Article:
Kaspersky Lab sets crosshairs on new breed of cyber criminals

Security risks of social networking come under scrutiny

Forget spam and phishing as you once knew it: the new breed of cyber criminals are shifting their operations to fertile new fields, including mobile phones, online gaming and Web 2.0. These are the chief threats facing consumers today, and it's perilously easy to get caught out. The bait is no longer a bulk e-mail from an unknown sender: it's a Facebook app from an unwitting friend. This is the warning cry of Russian IT security firm Kaspersky Lab, which has been hosting a press tour on the tranquil waters of Dubrovnik, Croatia. Over a full day of presentations, Kaspersky Lab's chief researchers discussed their findings. Unfortunately, it seems that while cyber criminals are getting smarter, the average Web surfer isn't — especially when it comes to Web site interactivity.

The rise of Web 2.0 has seen a massive spike in attacks on social-networking sites and their users. Web sites like YouTube, Digg and Twitter have allowed online criminals to snare victims more easily than ever before. While few people will blindly click on a link contained in a suspicious e-mail, many will follow links on a social-networking site, any of which could lead to a malicious Web site. Consumers may be more 'Net savvy, and they may be interacting with the Web more than ever before, yet their security awareness is lagging behind.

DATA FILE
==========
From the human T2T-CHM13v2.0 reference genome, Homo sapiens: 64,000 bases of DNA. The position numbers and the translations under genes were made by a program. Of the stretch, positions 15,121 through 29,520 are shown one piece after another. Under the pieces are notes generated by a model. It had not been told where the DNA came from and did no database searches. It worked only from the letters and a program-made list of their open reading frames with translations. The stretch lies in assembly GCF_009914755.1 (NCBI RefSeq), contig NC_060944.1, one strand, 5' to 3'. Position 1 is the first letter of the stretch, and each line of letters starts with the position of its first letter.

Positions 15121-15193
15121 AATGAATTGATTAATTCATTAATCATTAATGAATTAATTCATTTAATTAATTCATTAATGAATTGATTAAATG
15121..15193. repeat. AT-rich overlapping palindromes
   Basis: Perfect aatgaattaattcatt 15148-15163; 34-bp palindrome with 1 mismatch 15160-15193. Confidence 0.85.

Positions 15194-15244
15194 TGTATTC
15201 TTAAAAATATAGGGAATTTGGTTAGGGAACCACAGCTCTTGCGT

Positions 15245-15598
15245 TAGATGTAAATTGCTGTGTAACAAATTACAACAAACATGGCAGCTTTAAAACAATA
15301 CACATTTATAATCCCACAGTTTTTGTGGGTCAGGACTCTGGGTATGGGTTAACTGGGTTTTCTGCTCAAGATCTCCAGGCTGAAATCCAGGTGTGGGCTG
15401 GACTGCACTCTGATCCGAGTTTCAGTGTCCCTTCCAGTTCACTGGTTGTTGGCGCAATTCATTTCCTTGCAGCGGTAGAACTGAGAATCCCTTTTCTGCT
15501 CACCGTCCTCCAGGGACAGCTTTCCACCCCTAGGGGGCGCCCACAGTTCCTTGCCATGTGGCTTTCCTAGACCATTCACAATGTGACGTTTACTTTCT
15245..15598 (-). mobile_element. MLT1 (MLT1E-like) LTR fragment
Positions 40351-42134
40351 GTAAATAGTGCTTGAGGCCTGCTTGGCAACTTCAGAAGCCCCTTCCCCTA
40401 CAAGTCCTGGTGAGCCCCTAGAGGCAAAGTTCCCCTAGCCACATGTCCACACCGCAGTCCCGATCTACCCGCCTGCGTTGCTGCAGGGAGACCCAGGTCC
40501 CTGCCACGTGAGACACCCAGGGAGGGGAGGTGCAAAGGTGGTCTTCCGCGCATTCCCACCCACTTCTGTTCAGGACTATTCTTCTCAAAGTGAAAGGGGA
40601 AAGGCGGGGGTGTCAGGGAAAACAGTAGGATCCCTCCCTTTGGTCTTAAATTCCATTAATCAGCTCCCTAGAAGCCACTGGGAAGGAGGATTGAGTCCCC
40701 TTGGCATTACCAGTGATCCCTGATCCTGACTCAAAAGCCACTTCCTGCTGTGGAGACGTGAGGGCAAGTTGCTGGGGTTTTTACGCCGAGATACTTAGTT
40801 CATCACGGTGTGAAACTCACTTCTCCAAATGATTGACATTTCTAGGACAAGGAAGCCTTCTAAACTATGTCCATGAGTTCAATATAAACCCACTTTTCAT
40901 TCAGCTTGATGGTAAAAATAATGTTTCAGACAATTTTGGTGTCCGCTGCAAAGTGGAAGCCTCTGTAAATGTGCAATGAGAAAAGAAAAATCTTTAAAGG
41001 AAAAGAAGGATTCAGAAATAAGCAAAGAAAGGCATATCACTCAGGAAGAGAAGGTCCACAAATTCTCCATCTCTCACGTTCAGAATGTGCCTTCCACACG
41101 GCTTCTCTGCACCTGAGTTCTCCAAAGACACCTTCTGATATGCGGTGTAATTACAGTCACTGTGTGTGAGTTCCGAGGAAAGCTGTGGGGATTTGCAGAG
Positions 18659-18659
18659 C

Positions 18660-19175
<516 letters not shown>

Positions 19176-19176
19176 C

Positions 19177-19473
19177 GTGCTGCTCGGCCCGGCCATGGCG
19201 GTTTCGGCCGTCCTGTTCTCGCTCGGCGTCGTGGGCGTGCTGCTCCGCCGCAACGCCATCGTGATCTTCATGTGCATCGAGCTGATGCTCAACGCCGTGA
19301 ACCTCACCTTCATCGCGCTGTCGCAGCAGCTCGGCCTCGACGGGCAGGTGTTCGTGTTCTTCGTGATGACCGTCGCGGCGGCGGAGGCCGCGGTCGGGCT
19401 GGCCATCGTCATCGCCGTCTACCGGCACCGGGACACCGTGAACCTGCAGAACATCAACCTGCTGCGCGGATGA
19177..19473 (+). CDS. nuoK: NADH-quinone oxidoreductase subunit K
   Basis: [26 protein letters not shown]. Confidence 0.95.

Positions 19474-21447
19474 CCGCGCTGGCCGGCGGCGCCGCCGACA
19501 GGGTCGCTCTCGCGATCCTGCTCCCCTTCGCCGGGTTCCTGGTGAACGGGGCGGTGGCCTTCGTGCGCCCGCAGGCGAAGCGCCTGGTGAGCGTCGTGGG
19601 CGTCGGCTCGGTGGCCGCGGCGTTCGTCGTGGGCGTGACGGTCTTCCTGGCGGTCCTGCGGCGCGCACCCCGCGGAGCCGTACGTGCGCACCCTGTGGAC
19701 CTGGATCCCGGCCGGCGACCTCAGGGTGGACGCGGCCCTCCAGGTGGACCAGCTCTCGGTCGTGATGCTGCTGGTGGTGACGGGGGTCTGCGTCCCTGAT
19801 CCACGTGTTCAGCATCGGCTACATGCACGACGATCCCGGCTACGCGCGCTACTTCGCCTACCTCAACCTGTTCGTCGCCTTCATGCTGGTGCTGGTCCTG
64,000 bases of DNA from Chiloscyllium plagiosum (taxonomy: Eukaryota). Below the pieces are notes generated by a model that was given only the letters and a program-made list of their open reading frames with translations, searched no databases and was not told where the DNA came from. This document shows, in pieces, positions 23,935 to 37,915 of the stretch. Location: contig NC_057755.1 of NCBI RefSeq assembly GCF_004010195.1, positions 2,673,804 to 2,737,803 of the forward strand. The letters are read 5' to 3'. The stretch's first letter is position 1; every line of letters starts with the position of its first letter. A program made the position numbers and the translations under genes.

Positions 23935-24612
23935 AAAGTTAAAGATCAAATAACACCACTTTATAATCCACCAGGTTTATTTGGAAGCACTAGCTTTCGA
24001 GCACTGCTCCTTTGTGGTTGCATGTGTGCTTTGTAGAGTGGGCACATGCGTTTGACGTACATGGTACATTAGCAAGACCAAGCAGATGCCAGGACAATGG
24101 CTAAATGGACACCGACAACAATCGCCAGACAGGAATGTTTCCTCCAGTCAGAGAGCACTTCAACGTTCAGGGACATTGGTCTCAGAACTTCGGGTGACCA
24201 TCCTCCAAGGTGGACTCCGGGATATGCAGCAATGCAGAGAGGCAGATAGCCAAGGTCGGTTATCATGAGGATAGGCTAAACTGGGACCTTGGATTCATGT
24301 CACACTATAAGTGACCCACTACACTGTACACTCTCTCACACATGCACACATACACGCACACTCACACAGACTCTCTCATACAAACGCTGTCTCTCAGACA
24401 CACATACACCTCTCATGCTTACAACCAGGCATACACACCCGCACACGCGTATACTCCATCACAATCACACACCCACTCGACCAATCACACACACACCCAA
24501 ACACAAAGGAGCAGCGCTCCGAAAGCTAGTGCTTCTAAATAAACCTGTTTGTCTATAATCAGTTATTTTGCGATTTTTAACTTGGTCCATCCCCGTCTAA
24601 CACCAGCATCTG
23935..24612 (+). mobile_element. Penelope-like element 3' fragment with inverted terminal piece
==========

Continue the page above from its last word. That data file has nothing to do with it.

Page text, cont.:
"Internet users are like kids in a candy store," says Kaspersky Lab's regional researcher Stefan Tenase. "They want to taste everything, but too much of anything is bad for you." According to Kaspersky Lab's Global Research and Analytics Team, attacks through social-networking sites have a success rate of 10%, compared to 1% for malicious e-mails.

It's difficult to eradicate these threats from social-networking sites, as new dangers pop up every day. In response to the Photo of the Day botnet, Facebook introduced a verification system that gives tested apps a seal of approval. However, only a fraction of the 50,000 apps on the Web site have been verified. The key, as ever, is in user education. In other words, online security should not take a backseat to interactivity.

Chris Jager flew to Croatia as a guest of Kaspersky Lab.

Follow PC World Australia on Twitter: @PCWorldAu

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Chris Jager

PC World
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